On 20th June 2007, the Special Court for Sierra Leone has reached its first verdicts. According to a press release (here) three former leaders of Sierra Leone’s Armed Forces Revolutionary Council (AFRC) have been found guilty on 11 grounds. These were the following:
- Count 1 (acts of terrorism)
- Count 2 (collective punishments)
- Count 3 (extermination)
- Count 4 (murder, a crime against humanity)
- Count 5 (murder, a war crime)
- Count 6 (rape)
- Count 9 (outrages upon personal dignity)
- Count 10 (physical violence, a war crime)
- Count 12 (conscripting or enlisting children under the age of 15 years into armed forces or groups, or using them to participate actively in hostilities)
- Count 13 (enslavement)
- Count 14 (pillage)
The Verdict by the court is interesting for two separate reasons.
First, it marks the first decision by the Special Court for Sierra Leone. The Court was established by way of a treaty concluded between the United Nations (UN) and Sierra Leone on 16th January 2002. It was created to “prosecute persons who bear the greatest responsibility for serious violations of international humanitarian law and Sierra Leonean law committed in the territoy of Sierra Leone” (see Art. 1 Agreement between the United Nations and the Government of Sierra Leone on the Establishment of the Special Court for Sierra Leone). By this definition of the main task of the Court its special nature becomes apparent. It is not a general international court in the sense of the ICJ, nor is it an ad hoc-tribunal based on a UN-Security Council Resolution, such as e.g. the International Criminal Tribunal for the former Yugoslavia. Although an ad hoc-tribunal, it is a so-called mixed or hybrid court, based on a consensual agreement between the affected State and the UN. It applies international as well as national (i.e. Sierra Leonean) law and consists of international as well as Sierra Leonean judges, prosecutors and support staff. Such mixed courts are a new form of international criminal bodies (there are three more in East Timor, Kosovo and Cambodia) that attempt to try perpetrators of crimes against humanity but at the same time involve the relevant State and its (new) judiciary in this process. These courts have not yet drawn as much attention to them as for example the ICTY has; however, due to their pragmatic approach to trying perpetrators and helping to build up the new judicial system of the State involved, this new case law should not go by unnoticed.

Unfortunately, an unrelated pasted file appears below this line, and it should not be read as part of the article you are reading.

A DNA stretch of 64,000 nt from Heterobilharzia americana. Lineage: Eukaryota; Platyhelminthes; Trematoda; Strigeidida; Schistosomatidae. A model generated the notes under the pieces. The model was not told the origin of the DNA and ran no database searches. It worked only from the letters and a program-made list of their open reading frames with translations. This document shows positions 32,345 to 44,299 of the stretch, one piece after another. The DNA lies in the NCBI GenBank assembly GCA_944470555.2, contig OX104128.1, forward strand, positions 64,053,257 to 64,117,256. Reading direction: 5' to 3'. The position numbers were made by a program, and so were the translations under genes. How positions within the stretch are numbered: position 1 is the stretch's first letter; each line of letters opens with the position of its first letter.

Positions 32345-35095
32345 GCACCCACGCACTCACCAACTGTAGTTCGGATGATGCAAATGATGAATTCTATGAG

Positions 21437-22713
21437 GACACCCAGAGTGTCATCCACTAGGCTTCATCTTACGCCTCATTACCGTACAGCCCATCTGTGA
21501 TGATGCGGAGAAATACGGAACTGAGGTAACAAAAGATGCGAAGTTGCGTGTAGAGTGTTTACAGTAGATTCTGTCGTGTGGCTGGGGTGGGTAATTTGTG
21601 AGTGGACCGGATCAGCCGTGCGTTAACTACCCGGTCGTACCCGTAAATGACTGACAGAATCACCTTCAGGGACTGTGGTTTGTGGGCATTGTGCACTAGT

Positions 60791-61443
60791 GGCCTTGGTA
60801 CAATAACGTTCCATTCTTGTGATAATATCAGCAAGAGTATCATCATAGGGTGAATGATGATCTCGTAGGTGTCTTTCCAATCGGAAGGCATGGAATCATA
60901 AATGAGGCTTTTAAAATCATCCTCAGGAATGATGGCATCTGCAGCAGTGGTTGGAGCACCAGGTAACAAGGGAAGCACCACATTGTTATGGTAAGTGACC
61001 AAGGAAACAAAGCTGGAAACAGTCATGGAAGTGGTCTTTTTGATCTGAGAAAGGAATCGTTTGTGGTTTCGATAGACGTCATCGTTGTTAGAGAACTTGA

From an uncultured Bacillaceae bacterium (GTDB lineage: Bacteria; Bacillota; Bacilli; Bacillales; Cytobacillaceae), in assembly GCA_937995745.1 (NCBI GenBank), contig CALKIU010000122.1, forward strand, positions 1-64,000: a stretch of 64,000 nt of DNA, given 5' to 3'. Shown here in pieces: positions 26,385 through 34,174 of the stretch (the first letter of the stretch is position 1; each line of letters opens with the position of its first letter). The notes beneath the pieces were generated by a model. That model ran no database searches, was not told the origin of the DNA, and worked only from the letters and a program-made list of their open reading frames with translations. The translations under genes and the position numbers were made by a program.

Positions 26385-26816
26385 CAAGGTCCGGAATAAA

Second, this verdict seems to be the first time that an international tribunal has ruled on the charge of recruitment of child soldiers into an armed force, and on the crime of forced marriage in an armed conflict. This might prove be a great step forward for the development of international criminal law as a whole. To draw further conclusions however, one should wait for the complete verdict to be published.
A sentence hearing has been scheduled for July 16th.
Furthermore, it should also be noted that a judgment concerning two former members of the Civil Defence Forces (CDF) is pending before the Court as well. In other words, there is more to come.
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